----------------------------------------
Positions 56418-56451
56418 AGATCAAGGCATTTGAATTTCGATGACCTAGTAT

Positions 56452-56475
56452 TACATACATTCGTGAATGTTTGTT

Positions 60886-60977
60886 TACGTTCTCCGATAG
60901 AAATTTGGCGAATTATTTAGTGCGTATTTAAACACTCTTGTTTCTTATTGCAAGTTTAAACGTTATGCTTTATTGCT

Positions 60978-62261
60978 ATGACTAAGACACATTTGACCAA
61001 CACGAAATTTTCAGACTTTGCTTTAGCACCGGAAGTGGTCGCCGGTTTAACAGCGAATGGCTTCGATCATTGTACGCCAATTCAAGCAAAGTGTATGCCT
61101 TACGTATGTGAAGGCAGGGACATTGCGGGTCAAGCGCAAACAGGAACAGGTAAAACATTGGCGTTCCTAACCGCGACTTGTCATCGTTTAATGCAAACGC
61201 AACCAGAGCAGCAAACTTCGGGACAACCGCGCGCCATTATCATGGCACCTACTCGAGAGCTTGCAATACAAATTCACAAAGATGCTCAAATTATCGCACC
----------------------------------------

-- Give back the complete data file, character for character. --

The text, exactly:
Positions 56418-56451
56418 AGATCAAGGCATTTGAATTTCGATGACCTAGTAT

Positions 56452-56475
56452 TACATACATTCGTGAATGTTTGTT

Positions 60886-60977
60886 TACGTTCTCCGATAG
60901 AAATTTGGCGAATTATTTAGTGCGTATTTAAACACTCTTGTTTCTTATTGCAAGTTTAAACGTTATGCTTTATTGCT

Positions 60978-62261
60978 ATGACTAAGACACATTTGACCAA
61001 CACGAAATTTTCAGACTTTGCTTTAGCACCGGAAGTGGTCGCCGGTTTAACAGCGAATGGCTTCGATCATTGTACGCCAATTCAAGCAAAGTGTATGCCT
61101 TACGTATGTGAAGGCAGGGACATTGCGGGTCAAGCGCAAACAGGAACAGGTAAAACATTGGCGTTCCTAACCGCGACTTGTCATCGTTTAATGCAAACGC
61201 AACCAGAGCAGCAAACTTCGGGACAACCGCGCGCCATTATCATGGCACCTACTCGAGAGCTTGCAATACAAATTCACAAAGATGCTCAAATTATCGCACC